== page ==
Friday, November 12, 2010

Judicial Ruling - Personal Humour, Not OK

From the BBC.

A man who posted a Twitter message threatening to blow up an airport is facing a £3,000 bill after losing an appeal against his conviction.

£3,000?  What did he tweet?

The message Chambers sent to his 600 followers in the early hours of 6 January said: "Robin Hood Airport is closed. You've got a week... otherwise I'm blowing the airport sky high!"

Three grand for that?

At his trial in May, Chambers was fined £385 and ordered to pay a £15 victim surcharge by a district judge.
 On Thursday he was also ordered to pay prosecution costs of £2,600.

Fear not.

After the hearing, actor and Twitter fan Stephen Fry tweeted that he would pay Chambers' fine.
He tweeted: "My offer still stands. Whatever they fine you, I'll pay."

I'd threaten to blow them up for you Mr Chambers, but I can't afford the legal bill.  Besides, "Side bar please your honour!"

Ermm, Your honour if for example the law for Common Assault requires

"Both in the common law and under statute, the actus reus of a common assault is committed when one person causes another to apprehend or fear that force is about to be used to cause some degree of personal contact and possible injury. There must be some quality of reasonableness to the apprehension on the part of the victim. If the physical contact is everyday social behaviour such as a handshake or friendly pat on the back, this is acceptable even though the victim may have a phobia although, if the defendant is aware of the psychological difficulty, this may be converted into an assault if the intention is to exploit the condition and embarrass the victim."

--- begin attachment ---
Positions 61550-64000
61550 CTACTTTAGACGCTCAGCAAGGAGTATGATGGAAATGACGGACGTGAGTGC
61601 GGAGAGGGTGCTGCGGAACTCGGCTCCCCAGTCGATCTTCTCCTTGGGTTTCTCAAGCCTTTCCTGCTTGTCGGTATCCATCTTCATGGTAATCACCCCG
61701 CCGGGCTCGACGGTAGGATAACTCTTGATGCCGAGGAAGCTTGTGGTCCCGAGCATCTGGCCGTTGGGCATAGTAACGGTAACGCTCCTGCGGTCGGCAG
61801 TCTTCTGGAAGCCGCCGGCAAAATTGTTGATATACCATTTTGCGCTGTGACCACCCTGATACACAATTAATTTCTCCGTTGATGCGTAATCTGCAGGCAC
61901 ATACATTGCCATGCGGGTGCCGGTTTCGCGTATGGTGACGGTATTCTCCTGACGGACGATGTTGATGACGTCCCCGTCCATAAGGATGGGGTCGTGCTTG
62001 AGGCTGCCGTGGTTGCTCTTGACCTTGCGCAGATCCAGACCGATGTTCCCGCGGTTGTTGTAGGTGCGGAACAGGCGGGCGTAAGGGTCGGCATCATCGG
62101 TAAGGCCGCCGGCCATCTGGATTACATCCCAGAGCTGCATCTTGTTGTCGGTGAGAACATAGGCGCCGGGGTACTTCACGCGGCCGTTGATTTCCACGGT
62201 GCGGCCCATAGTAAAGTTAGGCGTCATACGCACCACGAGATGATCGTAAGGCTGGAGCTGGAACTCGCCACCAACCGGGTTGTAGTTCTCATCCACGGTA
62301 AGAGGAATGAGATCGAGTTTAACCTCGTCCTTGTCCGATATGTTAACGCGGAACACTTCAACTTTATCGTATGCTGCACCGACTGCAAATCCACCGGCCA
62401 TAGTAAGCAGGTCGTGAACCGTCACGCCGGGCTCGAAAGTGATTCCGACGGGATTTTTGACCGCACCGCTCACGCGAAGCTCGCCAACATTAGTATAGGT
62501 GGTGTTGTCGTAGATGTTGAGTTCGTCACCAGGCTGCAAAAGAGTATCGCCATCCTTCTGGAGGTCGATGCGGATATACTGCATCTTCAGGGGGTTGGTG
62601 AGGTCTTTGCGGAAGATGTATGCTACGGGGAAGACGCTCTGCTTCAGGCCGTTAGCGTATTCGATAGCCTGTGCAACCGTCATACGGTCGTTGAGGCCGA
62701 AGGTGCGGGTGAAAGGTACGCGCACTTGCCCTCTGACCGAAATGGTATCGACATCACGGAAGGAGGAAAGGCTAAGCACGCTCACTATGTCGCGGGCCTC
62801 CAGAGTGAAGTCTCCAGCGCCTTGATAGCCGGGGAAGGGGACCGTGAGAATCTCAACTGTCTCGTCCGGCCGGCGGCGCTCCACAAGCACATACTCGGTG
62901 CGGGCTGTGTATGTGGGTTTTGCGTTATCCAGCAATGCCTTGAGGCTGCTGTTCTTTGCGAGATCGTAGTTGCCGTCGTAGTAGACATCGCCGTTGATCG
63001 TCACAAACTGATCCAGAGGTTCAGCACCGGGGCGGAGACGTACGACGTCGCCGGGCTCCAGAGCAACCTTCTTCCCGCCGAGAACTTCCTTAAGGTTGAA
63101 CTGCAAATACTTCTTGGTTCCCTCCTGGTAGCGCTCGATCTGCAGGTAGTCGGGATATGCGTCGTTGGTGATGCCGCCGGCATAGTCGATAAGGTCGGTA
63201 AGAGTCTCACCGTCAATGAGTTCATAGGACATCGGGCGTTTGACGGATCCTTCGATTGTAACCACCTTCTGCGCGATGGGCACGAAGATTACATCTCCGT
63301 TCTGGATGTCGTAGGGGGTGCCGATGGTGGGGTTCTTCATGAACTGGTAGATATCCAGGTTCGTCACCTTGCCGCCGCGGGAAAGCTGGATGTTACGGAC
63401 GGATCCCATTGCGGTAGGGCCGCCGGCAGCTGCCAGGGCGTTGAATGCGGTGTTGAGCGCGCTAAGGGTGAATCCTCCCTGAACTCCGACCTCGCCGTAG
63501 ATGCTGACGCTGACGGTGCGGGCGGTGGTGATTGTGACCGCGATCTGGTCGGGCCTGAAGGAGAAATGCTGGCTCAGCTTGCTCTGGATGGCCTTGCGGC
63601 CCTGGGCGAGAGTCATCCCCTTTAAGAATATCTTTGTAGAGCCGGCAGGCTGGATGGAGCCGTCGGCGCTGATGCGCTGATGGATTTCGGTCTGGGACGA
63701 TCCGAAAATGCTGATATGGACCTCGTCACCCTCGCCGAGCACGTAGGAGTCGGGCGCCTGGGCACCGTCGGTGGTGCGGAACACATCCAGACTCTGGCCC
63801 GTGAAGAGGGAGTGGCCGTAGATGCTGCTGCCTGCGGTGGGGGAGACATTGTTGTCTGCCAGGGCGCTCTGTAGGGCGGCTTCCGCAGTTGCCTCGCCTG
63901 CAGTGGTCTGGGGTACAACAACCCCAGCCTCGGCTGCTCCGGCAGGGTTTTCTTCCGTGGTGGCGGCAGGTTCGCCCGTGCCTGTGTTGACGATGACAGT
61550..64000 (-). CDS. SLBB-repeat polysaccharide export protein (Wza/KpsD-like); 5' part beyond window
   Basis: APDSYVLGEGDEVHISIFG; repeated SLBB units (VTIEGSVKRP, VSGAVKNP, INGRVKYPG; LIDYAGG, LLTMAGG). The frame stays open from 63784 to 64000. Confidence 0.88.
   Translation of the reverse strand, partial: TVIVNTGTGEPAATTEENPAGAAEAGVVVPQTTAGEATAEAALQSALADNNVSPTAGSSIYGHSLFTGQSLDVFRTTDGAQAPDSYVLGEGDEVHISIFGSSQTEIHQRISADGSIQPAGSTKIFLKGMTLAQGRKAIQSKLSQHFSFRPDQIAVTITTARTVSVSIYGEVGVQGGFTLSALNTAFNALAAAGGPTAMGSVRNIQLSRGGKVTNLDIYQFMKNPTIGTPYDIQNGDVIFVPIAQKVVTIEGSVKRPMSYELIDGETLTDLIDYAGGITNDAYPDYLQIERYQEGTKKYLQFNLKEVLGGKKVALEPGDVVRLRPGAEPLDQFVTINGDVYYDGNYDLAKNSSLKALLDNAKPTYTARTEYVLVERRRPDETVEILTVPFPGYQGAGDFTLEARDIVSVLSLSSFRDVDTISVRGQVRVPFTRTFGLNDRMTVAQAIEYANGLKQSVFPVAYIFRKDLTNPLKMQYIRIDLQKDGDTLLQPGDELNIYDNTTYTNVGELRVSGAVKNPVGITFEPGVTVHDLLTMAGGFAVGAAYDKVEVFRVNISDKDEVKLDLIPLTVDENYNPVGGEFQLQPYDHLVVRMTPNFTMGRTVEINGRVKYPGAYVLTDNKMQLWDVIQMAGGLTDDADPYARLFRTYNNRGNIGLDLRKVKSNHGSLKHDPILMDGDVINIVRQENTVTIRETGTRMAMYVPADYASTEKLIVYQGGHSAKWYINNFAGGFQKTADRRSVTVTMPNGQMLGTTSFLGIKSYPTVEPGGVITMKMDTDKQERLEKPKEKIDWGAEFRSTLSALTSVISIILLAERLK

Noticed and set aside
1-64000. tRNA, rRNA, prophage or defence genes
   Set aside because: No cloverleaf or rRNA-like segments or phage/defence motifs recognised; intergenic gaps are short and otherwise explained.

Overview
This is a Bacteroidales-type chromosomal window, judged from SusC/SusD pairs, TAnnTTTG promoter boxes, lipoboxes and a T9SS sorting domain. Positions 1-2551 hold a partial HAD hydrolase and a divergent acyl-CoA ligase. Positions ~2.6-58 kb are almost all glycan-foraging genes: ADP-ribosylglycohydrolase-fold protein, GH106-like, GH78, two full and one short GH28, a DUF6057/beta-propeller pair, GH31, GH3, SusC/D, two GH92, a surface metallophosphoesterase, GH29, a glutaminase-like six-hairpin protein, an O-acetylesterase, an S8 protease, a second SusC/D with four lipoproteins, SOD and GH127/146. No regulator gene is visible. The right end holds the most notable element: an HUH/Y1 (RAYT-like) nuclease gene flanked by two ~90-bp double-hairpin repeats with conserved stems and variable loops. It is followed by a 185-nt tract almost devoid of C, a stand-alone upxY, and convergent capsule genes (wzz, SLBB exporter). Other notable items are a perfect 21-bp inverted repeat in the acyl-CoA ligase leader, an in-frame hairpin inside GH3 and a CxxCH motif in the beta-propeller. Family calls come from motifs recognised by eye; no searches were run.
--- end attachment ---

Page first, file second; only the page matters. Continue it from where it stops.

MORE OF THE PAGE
So, M'lud could you confirm for us please; I can spit a threatening promise to maybe kick someone in the nuts next week, but I can't make an obvious joke on twitter?...  Actually don't answer that M'lud, I rather stupidly forgot for a moment we were living in the UK.


James Higham said...

Am I allowed to threaten to blow up Osborne?

Shane said...

It's amazing that it's come to this! In a world where the internet has granted everyone (with access) a voice, you still have to be careful what you say.